Microdialysis sampling systems generally consist of micro-injection pumps, connecting tubes, animal-free movement tanks, microdialysis probes, and sample collectors16. As the most critical part of the device of the microdialysis system, common microdialysis probes comprise concentric probes, flexible probes, linear probes, and shunt probe17. Among these, flexible probes are soft and non-metallic probes, mainly used to collect samples from blood vessels and peripheral tissues such as heart, muscle, skin, and fat of awake and freely moving or anesthetized animals13. When in contact with blood vessels or tissues, the probe can be flexibly bent, thereby avoiding irreversible damage to the probe or sampling site. With the continuous development of probe technology, the application of microdialysis technology in various fields is also deepening. In this paper, the rat heart blood was dynamically and continuously acquired by the noninvasive microdialysis technology through the flexible probe designed for blood collection.

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The animal protocol has been approved by the Administrative Committee of Chengdu University of Traditional Chinese Medicine (Record number: 2021-11). Specified pathogen-free male Sprague Dawley (SD) rats (8-10 weeks, 260-300 g) were raised in independent ventilation cages, maintaining the laboratory environment at 22 °C and 65% relative humidity, and were used for the present study. The animals were obtained from a commercial source (see Table of Materials). All rats were habituated to adaptive feeding for 1 week with free water and diet during the period.

1. Experimental preparation

  1. Assemble the equipment involved in microdialysis of blood sampling (see Table of Materials), as shown in Figure 1.
  2. Prepare anti-coagulant citrate dextrose solution (ACDs), containing 3.50 mmol/L of citrate, 7.50 mmol/L of sodium citrate, and 13.60 mmol/L of glucose, as the perfusion fluid for microdialysis blood collection (see Table of Materials).
  3. Before use, filter the ACDs with a 0.22 µm membrane filtration unit and remove bubbles ultrasonically. Keep ACDs at 37 °C to reduce the stimulation for SD rats.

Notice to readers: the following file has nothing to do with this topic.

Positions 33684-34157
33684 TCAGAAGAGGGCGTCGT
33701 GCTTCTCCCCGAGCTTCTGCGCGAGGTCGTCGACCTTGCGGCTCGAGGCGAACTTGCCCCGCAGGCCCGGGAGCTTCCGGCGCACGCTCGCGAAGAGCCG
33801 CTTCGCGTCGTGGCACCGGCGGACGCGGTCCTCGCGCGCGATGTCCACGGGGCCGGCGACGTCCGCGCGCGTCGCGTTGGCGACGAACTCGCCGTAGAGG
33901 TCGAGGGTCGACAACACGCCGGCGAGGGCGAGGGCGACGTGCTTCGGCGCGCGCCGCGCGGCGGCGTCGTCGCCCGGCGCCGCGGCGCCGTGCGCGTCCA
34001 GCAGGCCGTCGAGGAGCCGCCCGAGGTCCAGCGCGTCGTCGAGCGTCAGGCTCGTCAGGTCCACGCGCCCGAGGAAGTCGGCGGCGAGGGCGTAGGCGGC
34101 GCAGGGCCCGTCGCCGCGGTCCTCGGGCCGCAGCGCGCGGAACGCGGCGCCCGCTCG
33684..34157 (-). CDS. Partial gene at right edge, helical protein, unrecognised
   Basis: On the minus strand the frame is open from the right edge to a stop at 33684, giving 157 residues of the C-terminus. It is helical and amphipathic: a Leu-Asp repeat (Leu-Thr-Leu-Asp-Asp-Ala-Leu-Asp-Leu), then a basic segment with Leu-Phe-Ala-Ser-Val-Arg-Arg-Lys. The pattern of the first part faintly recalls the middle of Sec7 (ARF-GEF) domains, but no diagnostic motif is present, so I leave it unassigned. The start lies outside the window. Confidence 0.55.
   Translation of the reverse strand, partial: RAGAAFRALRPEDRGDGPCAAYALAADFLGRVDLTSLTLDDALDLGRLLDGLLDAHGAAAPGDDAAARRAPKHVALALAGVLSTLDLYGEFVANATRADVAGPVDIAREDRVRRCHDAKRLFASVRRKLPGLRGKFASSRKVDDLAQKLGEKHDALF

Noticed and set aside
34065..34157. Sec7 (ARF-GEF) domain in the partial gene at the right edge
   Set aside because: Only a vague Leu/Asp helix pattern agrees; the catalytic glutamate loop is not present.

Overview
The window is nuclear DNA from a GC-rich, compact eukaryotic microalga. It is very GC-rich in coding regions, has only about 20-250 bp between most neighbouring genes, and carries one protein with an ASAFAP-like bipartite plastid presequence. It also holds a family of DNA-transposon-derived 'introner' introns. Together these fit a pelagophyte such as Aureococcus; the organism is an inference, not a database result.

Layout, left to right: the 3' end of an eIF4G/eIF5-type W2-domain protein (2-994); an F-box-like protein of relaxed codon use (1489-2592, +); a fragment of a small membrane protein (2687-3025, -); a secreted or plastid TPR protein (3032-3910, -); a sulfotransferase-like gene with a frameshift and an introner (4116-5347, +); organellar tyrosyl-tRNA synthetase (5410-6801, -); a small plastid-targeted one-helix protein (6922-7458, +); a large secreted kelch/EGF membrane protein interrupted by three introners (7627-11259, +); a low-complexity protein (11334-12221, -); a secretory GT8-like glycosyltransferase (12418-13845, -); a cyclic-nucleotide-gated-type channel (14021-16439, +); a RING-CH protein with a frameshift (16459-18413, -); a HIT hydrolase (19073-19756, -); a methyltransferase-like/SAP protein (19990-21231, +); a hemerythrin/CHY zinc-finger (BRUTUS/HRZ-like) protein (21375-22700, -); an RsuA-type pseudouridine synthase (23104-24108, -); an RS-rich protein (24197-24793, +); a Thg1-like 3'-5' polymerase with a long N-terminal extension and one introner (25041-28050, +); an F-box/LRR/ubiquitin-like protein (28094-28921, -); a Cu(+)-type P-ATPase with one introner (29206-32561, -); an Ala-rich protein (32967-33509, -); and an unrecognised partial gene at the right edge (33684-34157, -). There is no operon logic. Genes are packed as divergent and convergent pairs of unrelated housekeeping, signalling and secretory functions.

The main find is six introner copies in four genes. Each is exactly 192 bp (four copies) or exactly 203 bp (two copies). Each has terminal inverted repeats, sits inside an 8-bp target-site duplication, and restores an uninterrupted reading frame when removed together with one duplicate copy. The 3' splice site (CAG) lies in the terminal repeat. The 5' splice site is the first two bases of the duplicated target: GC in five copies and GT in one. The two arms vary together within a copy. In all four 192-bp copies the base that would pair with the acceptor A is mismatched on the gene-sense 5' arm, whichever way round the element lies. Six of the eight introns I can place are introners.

2. Patency inspection of microdialysis piping system

  1. Attach the inlet of the probe of the dialysis unit with the syringe needle, the tubing adapter, and the fep tubing (see Table of Materials).
    NOTE: The blue end of the microdialysis probe is for the fluid influx, and the transparent end is for the fluid outflow.
  2. Check the patency of the microdialysis piping system by perfusing ACDs18 into the piping system at a speed of 2 µL/min.
    ​NOTE: If ACDs flow from the sample collection site, the unimpeded microdialysis system can be used for further cardiac blood collection. If not, the blood probe must be checked for broken leaks or whether the pipe-pipe joint was sealed.

3. Microdialysis probe implantation

  1. Anesthetize the rats with 2% isoflurane in an air-oxygen mixture of 0.6 L/min, fasten the thoroughly unconscious rats on the operating table, and maintain the body temperature at 37 °C using an animal temperature maintainer (see Table of Materials).
  2. Remove the fur from the neck with an electric shaver and disinfect the surgical site with three alternating rounds of betadine and 70% alcohol. Inject bupivacaine (1.5 mg/kg) into the rat. Expose the right jugular vein by blunt dissection of soft tissue and perivascular fascia through a 1.5 cm incision along the midline of the neck.
    NOTE: All surgical instruments and tools used in the experiment should be sterilized in advance by autoclaving. Use sterile gloves and surgical drapes. The whole experimental operation should be carried out in a sterile environment. Follow local animal use guidelines for anesthesia and analgesia regimen.